When a food is recalled for safety reasons, consumers do take note. But products that are innocent bystanders can easily be hurt as people mistake the precise dimension of the recall. That's one lesson to draw from polling last month for the Harvard Opinion Research Program at the Harvard School of Public Health, focusing on the recent recall of peanut-based products.
Nearly all the adults surveyed (93 percent) said they'd heard or read about the recall. But 25 percent of these recall-aware respondents believed - mistakenly -- that major national brands of peanut butter had been among the products being pulled back. Fifteen percent of all respondents said they have stopped eating jarred peanut butter. Cutting in the opposite direction, fewer than half of those who knew of the recall were aware that it included snack bars (49 percent realized this), cakes, brownies and cookies (45 percent), pet treats (43 percent), candy (39 percent), ice cream (27 percent) and jars or cans of dry-roasted peanuts (23 percent).
Another section of the survey found consumers taking a broadly peanutphobic stance. Among those who'd heard about the recall, 15 percent said they stopped eating all peanut products; 25 percent discarded foods they had at home that "might" be on the recall list; 22 percent stopped ordering restaurant foods that contain peanuts. Just 28 percent said they ceased eating only the specific products they had heard were listed in the recall.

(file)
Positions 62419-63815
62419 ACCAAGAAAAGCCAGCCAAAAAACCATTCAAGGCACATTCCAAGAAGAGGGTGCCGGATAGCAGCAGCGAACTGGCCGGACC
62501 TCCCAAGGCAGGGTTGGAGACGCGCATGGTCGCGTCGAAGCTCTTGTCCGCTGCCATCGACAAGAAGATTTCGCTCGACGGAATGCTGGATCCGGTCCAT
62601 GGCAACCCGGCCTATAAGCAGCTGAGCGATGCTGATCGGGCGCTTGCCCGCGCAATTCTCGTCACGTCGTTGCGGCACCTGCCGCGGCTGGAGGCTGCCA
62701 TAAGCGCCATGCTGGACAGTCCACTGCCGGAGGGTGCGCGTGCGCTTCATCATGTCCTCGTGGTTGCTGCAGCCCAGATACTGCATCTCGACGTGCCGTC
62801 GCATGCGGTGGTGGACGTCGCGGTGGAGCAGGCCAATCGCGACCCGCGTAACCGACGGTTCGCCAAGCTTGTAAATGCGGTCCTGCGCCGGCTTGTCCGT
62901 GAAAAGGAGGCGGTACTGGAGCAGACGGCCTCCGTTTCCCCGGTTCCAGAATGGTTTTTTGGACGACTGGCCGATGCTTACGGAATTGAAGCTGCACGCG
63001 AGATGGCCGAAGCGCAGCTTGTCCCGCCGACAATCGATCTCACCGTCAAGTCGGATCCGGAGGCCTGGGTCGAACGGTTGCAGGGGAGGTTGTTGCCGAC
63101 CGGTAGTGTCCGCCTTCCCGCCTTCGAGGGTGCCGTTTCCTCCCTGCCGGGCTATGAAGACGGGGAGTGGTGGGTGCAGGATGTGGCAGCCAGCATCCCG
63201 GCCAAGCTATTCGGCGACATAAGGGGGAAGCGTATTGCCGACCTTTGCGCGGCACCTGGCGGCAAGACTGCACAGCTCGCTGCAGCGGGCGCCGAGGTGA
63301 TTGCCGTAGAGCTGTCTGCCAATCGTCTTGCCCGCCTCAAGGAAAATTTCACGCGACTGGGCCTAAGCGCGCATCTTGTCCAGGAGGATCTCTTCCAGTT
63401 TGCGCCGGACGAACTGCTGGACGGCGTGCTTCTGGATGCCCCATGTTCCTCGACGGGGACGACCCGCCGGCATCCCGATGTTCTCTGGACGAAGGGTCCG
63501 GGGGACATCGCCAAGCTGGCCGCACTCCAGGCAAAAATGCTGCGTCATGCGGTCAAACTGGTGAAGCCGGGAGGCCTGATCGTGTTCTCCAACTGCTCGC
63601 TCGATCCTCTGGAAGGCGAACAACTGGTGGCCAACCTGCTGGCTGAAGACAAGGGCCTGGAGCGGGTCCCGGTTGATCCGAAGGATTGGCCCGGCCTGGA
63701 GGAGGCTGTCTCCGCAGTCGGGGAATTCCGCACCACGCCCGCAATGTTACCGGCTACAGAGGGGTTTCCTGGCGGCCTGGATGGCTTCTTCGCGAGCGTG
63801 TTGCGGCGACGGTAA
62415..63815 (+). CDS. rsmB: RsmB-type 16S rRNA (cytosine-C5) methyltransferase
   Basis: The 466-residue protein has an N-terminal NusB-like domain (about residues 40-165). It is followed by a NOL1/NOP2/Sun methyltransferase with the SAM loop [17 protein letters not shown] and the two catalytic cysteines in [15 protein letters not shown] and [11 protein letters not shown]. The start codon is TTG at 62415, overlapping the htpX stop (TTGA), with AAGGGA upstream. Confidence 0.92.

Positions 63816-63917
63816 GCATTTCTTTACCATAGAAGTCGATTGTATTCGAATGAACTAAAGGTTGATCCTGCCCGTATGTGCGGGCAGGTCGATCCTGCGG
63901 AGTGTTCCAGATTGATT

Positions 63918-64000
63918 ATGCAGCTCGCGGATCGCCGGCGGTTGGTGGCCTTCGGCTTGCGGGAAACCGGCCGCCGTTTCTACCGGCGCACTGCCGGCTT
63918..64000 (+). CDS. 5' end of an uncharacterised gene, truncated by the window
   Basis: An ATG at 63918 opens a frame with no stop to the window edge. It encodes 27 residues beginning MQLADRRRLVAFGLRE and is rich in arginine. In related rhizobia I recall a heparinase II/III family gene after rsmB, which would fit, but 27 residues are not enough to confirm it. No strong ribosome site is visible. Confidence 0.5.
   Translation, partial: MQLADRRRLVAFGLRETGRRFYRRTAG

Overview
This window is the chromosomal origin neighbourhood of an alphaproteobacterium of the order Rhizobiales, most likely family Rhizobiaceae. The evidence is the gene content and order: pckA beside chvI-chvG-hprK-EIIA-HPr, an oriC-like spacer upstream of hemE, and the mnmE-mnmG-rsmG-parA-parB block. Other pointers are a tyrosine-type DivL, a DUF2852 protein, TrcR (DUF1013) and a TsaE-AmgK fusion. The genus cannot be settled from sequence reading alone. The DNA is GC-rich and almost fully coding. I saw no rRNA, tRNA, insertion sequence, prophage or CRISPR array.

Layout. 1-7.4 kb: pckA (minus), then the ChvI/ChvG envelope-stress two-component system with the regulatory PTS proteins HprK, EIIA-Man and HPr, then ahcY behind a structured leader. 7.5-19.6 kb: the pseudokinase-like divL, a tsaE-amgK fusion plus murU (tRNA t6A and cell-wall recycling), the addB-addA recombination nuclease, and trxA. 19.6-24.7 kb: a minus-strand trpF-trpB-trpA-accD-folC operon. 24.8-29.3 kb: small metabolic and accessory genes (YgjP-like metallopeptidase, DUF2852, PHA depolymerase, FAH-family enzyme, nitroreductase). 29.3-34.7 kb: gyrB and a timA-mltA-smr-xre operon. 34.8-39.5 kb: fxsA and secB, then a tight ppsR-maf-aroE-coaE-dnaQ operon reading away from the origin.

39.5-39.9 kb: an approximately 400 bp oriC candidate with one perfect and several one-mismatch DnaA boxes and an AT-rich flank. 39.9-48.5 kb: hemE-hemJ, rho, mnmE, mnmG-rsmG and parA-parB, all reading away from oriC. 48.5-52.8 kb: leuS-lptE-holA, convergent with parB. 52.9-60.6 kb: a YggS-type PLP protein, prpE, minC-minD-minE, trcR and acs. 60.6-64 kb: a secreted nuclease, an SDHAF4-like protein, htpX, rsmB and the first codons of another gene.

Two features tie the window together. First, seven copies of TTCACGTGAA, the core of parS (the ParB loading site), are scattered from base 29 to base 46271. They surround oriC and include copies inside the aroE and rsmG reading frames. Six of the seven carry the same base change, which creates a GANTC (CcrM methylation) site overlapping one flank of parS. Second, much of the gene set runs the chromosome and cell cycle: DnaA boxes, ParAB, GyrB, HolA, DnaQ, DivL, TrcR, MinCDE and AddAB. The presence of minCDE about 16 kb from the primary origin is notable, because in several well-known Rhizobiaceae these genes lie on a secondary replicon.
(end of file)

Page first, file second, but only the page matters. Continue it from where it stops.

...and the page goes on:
Lurking behind consumers' jitters in this peanut episode is a broader lack of confidence. Just 5 percent of respondents expressed "a great deal" of confidence in food manufacturers to keep food safe, with another 27 percent voicing "a good amount." Forty-two percent had "only some" confidence and 25 percent "very little." The respondents had a somewhat higher opinion of grocery stores in this regard: 13 percent expressed "a great deal" and 35 percent "a good amount" of confidence that stores keep food safe. Still, 35 percent said they have "only some" and 17 percent "very little" confidence on that front.
Those lackluster numbers dovetail with the responses when people were asked how worried they are "about becoming infected or getting ill from the food you eat." Nine percent said they're "very worried," 24 percent "somewhat," 34 percent "not too" and 33 percent "not at all."